The Boletus pinophilus is edible,[20][21][22] and may be used fresh, preserved, dried and cooked in a manner similar to that of other edible boletes.[20][21] It is highly regarded and can be quite expensive in central Mexico, and is often sold dried there.[23] The flesh is white, soft in mature specimens and does not change colour upon bruising. The taste and smell is pleasant.[20] People of La Malinche have likened the flavour to pork and pork crackling.[23] It is easily misidentified as the porcini Boletus edulis, due to the similar habitat and appearance.[24]

Boletus pinophilus is known to be a bioaccumulator of the heavy metals mercury, cadmium and selenium.[10][25] To reduce exposure, authorities recommend avoiding mushrooms from polluted areas such as those near mines, smelters, roadways, incinerators and disposal sites. Furthermore, pores should be removed as they contain the highest concentrations of pollutants.[26]

See also[edit]


  1. ^ "Boletus pinophilus taxon record details at Index Fungorum". Index Fungorum. Retrieved August 28, 2008.
  2. ^ "Boletus aestivalis var. pinicola taxon record details at Index Fungorum". Index Fungorum. Retrieved 2009-02-23.
  3. ^ a b Phillips, Roger (1981). Mushrooms and Other Fungi of Great Britain and Europe. London: Pan Books. p. 194. ISBN 0-330-26441-9.
  4. ^ "Boletus edulis f. pinicola taxon record details at Index Fungorum". Index Fungorum. Retrieved 2009-02-23.
  5. ^ a b Beugelsdijk DCM; van der Linde S; Zuccarello GC (2008). "A phylogenetic study of Boletus section Boletus in Europe" (PDF). Persoonia. 20: 1–7. doi:10.3767/003158508X283692. PMC 2865352. PMID 20467482. Archived from the original (PDF) on 2011-07-27.
  6. ^ Pilát A (1973). "Boletus pinophilus nomen novum pro Boletum pinicolam (Vittadini 1835) Venturi 1836". Česká Mykologie. 27: 6–8.
  7. ^ Simpson, D.P. (1979). Cassell's Latin Dictionary (5 ed.). London: Cassell Ltd. p. 883. ISBN 0-304-52257-0.
  8. ^ Liddell HG, Scott RS (1980). A Greek-English Lexicon (Abridged ed.). United Kingdom: Oxford University Press. ISBN 0-19-910207-4.
  9. ^ a b c d e Phillips, Roger (2006). Mushrooms. Pan MacMillan. p. 275. ISBN 0-330-44237-6.
  10. ^ a b Falandysz J, Bielawski L, Kannan K, Gucia M, Lipka K, Brzostowski A. (2002). "Mercury in wild mushrooms and underlying soil substrate from the great lakes land in Poland". "Journal of Environmental Monitoring" 4(4): 473–476.
  11. ^ Arora D (2008). "California porcini: three new taxa, observations on their harvest, and the tragedy of no commons" (PDF). Economic Botany. 62 (3): 356–375. doi:10.1007/s12231-008-9050-7. S2CID 23176365.
  12. ^ Dentinger, Bryn T.M.; et al. (2010). "Molecular phylogenetics of porcini mushrooms (Boletus section Boletus)" (PDF). Molecular Phylogenetics and Evolution. 57 (3): 1276–1292. doi:10.1016/j.ympev.2010.10.004. PMID 20970511. Archived from the original (PDF) on 2013-05-23.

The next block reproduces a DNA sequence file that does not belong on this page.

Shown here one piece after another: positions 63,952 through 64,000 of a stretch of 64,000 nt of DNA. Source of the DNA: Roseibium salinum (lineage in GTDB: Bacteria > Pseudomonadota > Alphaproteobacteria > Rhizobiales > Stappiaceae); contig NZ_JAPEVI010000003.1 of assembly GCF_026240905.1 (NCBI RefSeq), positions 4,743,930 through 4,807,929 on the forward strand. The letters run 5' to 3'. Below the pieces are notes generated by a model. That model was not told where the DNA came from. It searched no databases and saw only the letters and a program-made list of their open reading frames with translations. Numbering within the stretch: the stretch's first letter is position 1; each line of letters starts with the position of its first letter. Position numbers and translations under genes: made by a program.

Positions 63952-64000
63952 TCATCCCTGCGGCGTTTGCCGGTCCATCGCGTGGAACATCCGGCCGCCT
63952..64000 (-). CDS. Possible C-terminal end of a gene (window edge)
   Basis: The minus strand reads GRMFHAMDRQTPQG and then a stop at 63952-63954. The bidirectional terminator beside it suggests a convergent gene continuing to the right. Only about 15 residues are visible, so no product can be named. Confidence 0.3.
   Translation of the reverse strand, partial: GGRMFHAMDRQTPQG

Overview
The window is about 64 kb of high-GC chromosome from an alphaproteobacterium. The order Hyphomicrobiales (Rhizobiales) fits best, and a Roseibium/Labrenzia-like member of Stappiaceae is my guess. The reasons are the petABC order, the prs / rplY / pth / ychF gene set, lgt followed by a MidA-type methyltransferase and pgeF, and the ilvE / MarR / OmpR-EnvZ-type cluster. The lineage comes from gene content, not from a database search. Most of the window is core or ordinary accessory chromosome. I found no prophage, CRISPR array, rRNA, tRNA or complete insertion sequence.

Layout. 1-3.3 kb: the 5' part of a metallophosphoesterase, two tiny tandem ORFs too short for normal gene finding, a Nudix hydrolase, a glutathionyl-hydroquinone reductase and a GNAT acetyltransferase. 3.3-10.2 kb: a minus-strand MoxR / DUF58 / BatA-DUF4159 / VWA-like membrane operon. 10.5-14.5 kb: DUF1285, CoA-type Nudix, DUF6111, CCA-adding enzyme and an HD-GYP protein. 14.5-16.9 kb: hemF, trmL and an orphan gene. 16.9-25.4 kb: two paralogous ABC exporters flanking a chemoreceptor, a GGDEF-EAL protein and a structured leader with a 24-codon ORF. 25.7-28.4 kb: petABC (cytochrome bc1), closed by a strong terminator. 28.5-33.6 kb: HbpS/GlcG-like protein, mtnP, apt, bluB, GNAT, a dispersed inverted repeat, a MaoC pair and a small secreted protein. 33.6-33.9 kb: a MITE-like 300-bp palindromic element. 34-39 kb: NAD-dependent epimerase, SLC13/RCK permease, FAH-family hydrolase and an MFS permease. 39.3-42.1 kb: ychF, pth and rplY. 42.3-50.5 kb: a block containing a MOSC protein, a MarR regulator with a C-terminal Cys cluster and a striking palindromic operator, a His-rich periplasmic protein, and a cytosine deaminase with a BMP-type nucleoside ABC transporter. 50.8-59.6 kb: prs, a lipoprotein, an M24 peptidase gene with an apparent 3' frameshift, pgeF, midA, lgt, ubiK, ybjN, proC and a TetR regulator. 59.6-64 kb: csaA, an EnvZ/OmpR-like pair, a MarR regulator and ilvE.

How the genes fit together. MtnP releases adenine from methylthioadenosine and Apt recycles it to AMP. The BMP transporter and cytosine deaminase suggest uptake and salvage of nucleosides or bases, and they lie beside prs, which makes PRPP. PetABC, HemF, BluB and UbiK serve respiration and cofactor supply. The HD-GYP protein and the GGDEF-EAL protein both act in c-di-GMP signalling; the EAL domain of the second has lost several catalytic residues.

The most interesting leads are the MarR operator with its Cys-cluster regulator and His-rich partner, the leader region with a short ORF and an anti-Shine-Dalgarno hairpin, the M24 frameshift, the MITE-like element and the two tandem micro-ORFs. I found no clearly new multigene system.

13. ^ Feng B, Xu J, Wu G, Zeng NK, Li YC, Bau T, Kost GW, Yang ZL (2012). "DNA Sequence Analyses Reveal Abundant Diversity, Endemism and Evidence for Asian Origin of the Porcini Mushrooms". PLOS ONE. 7 (5): e37567. Bibcode:2012PLoSO...737567F. doi:10.1371/journal.pone.0037567. PMC 3356339. PMID 22629418. e37567.
  14. ^ a b "Boletus pinophilus description by Mushrooms and Fungi of Poland". Mushrooms and Fungi of Poland. Retrieved August 28, 2008.
  15. ^ a b Lamaison, Jean-Louis; Polese, Jean-Marie (2005). The Great Encyclopedia of Mushrooms. Könemann. p. 29. ISBN 3-8331-1239-5.
  16. ^ Mikšik M. (2012). "Rare and protected species of boletes of the Czech Republic". Field Mycology. 13 (1): 8–16. doi:10.1016/j.fldmyc.2011.12.003.
  17. ^ Pelkonen, Riina; Alfthan, Georg; Järvinen, Olli (2008). Element Concentrations in Wild Edible Mushrooms in Finland. Helsinki: Finnish Environment Institute. p. 32. ISBN 978-952-11-3153-0. Archived from the original on 2011-09-28. Retrieved 2009-02-20.
  18. ^ "Boletus pinophilus record at BioImages UK". BioImages (UK). Archived from the original on September 2, 2008. Retrieved August 28, 2008.
  19. ^ "Boletus pinophilus description by Gruppo Micologico "G. Bresadola"". Gruppo Micologico «G. Bresadola». Archived from the original on 19 September 2008. Retrieved 28 August 2008.
  20. ^ a b c Ts. Hinkova (1986). Нашите Гъби. Zemizdat (Bulgaria). p. 41.
  21. ^ a b Læssøe T, Del Conte A (1996). The Mushroom Book. Dorling Kindersley. ISBN 0-7894-1073-7.
  22. ^ Jordan M (1995). The Encyclopedia of Fungi of Britain and Europe. David & Charles. p. 338. ISBN 0-7153-0129-2.Google books
  23. ^ a b Montoya A, Kong A, Estrada-Torres A, Cifuentes J, Caballero J. "Useful wild fungi of La Malinche National Park, Mexico" (PDF). Fungal Diversity. Chiang Mai, Thailand: The Mushroom Research Foundation. pp. 115–43. Retrieved 2 September 2015.
  24. ^ "Foreningen til Svampekundskabens Fremme". Danish Mycological Society. Retrieved 2009-02-06.
  25. ^ Cocchi L, Vescovi L, Petrini LE, Petrini O (2006). "Heavy metals in edible mushrooms in Italy". Food Chemistry. 98 (2): 277–84. doi:10.1016/j.foodchem.2005.05.068.
  26. ^ Benjamin DR (1995). Mushrooms: Poisons and Panaceas — a Handbook for Naturalists, Mycologists and Physicians. New York: WH Freeman and Company. p. 123. ISBN 0-7167-2600-9.

External links[edit]